Top officials of the Panamanian government remained, in the words of one official, "hermetically sealed" from the press and public yesterday as they debated ways to persuade the Panamanian people that the neutrality treaty passed by the U.S. Senate Thursday is the same treaty approved in a national plebiscite in October.

It appeared, however, that they first had to convince themselves.

Officially, the statements were guarded but positive. Panamanian officials are studying closely Senate amendments and a reservation clause added to the treaty to ensure that they do not violate Panama's sovereignty or integrity, and the initial judgment publicly is that they are acceptable.

Privately, sources close to the government used terms like "disgust" and "outrage" to express the way they felt about the Senate's additions.

The most offensive of those additions is the so-called DeConcini reservation authorizing U.S. military intervention on Panamanian soil if the canal is closed at any time or if its operations are interfered with.

The reservation refers to the time beyond the Dec. 31, 1999, date when U.S. bases here are to be closed and troops withdrawn.

Opponents of the government of Panamanian leader Omar Torrijos immediately focused on the reservation as a substantial change in the treaty that would require a new national plebiscite under Panama's constitution.

The Panamenista party, led by exiled former president Anulfo Arias, issued a statement "notifying world opinion that, if the [Torrijos] dictatorship evades a plebiscite" and accepts the reservations, Panamanians now and in the future "may morally and legally disown" it.

The Foreign Ministry said Thursday night the government would have no further comment on the matter, apparently in an effort to defuse the impact of the reservation and help the chances of the second treaty in the Senate.

The Panama Canal treaties were approved by a 66 percent majority in last October's plebiscite here. The government is now trying to avoid demands for a new vote and to head off the volatile student movement.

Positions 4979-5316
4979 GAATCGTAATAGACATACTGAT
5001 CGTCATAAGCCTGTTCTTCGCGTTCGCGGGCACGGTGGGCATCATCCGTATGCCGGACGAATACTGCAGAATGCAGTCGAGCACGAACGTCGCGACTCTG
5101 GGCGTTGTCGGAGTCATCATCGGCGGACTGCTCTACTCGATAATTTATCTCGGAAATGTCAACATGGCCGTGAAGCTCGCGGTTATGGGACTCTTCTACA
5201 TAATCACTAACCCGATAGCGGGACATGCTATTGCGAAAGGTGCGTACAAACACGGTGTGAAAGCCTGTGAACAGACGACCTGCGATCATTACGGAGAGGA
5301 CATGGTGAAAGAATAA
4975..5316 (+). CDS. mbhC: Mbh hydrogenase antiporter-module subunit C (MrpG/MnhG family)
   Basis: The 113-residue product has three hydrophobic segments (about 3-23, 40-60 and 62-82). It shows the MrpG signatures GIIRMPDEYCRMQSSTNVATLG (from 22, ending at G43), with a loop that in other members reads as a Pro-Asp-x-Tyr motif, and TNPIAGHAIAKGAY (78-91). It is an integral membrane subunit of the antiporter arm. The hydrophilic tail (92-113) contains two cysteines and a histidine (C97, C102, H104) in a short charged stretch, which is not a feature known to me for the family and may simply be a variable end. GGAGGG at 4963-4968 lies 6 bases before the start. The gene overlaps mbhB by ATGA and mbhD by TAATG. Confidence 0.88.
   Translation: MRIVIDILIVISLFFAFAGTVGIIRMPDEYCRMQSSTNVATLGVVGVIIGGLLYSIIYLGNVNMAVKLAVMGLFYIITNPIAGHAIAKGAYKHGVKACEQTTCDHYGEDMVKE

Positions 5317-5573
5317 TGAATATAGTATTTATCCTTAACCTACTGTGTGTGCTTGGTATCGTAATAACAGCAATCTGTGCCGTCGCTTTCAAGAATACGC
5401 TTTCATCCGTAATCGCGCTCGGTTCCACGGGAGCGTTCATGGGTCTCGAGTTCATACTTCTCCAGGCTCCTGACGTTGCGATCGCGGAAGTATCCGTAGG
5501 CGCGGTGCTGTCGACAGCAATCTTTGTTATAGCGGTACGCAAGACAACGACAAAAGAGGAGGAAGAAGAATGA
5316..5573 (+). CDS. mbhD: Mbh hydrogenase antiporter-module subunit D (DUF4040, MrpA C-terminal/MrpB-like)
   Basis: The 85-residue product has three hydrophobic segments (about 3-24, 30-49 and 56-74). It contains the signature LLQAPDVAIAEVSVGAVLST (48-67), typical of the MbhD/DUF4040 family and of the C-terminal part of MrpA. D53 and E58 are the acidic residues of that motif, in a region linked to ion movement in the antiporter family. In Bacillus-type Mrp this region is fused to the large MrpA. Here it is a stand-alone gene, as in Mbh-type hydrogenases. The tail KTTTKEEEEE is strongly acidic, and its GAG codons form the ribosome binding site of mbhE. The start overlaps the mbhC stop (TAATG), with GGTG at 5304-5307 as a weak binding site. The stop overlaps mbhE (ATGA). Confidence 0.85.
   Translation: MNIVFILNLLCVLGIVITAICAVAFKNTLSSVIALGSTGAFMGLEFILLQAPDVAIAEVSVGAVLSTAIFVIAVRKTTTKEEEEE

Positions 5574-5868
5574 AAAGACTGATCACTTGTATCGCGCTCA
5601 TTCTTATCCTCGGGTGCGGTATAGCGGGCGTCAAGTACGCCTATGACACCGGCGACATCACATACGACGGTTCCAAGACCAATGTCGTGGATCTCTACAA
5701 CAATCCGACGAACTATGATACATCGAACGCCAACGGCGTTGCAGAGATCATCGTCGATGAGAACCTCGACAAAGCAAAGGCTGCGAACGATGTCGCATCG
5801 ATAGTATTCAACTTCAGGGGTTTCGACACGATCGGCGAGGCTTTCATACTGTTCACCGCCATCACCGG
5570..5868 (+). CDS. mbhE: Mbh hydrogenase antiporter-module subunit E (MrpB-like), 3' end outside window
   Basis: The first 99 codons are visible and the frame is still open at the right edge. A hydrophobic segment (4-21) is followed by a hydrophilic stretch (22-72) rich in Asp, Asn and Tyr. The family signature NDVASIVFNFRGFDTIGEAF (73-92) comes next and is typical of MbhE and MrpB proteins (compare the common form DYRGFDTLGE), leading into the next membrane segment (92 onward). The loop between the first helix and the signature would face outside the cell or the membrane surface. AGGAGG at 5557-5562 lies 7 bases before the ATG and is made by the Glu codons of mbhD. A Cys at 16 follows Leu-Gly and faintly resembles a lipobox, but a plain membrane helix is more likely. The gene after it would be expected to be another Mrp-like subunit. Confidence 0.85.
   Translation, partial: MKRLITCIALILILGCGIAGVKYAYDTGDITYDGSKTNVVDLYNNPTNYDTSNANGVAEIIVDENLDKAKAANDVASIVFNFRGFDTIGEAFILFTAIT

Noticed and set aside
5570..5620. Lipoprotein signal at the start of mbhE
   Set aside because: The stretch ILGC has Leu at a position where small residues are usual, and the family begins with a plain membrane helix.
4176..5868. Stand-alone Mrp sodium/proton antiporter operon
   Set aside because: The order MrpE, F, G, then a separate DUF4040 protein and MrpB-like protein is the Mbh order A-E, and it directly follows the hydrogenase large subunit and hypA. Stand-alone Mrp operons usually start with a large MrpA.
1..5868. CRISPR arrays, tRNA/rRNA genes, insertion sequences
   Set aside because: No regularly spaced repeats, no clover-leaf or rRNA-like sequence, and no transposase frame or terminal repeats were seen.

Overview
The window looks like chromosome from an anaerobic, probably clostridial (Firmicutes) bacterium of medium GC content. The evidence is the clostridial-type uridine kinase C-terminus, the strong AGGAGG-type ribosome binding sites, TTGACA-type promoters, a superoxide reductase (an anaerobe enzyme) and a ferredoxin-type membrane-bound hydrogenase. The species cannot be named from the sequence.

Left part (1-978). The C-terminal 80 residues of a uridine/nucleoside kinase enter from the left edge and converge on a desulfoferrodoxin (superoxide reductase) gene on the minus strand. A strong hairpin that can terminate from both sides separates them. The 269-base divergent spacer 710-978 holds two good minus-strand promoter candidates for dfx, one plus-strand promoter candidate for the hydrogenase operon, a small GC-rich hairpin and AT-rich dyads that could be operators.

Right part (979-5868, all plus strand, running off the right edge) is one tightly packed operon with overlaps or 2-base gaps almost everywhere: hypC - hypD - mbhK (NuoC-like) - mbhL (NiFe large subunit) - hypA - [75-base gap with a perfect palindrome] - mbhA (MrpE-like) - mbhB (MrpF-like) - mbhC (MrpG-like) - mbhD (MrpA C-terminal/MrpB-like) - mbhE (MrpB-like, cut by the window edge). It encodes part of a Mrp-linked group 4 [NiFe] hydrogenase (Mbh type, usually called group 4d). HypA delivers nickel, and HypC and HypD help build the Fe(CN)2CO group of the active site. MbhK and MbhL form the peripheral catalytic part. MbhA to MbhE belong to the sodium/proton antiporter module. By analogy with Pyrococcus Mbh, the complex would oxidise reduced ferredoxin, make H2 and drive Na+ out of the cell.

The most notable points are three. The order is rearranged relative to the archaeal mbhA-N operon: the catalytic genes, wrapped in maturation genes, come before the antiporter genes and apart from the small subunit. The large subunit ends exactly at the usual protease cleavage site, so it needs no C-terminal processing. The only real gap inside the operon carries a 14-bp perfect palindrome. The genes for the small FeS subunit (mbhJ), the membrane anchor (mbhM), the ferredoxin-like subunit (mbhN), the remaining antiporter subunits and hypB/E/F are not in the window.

Sources said the government is considering postponing the reopening of the University of Panama, scheduled for early April, until the Senate votes on the second treaty that will turn the canal property over to Panama at the end of 1999. University students are currently on Easter recess and protest demonstrations organized Thursday and yesterday were poorly attended.

Government officials met yesterday with members of the local press in a meeting closed to foreigners. Reports on the treaty vote in local newspapers emphasized the positive aspects of the treaty's passage.

Despite the "understandings and reservations" attached to the treaty, one local editorial noted, the "just spirit of President Jimmy Carter prevailed in the attitude of the North American Senate."

One high-level source, however, privately noted that Carter, who apparently agreed to the reservation proposed by Sen. Dennis DeConcini (D-Ariz.) before it was voted on, had "sold out because he had to save himself."

Because Carter felt the treaty ratification would be endangered without the reservation, the source said, he agreed to it even though he knew Panama would find it both insulting and unnecessary.

Torrijos, who left Panama City last night without making a public appearance and headed for an undisclosed location in the interior, was known to feel that the reservation added insult to the injury suffered over the past several months by making new concessions to garner Senate support.

Regardless of the date spelled out in the treaty for the canal's neutrality and withdrawal of U.S. forces, the Panamanian government has little doubt that the United States can, and will, use military force to keep the canal open if necessary.

Still, Panama has not been inclined to have that fact put in black and white.

One government official described the lack of public celebration following treaty ratification Thursday as a Panamanian comment on the flawed document.

Despite this assessment, however, and the wide, albeit positive coverage given to the issue, many Panamanians yesterday seemed unaware of the intrincacies of the Senate debate and instead voiced a quiet satisfaction that the ordeal was at least partially over.

For the government's part, in spite of the high level of irritation, there is little doubt that the reservation will be allowed to stand without serious challenge and , if the government has its way, without a new plebiscite.

"The patriotic decision of the Panamanian people," a Foreign Ministry statement said, "was based on two treaties." As long as the second document is pending, "the United States will not have given its definite answer to the decolonization process agreed to with Panama in the treaties."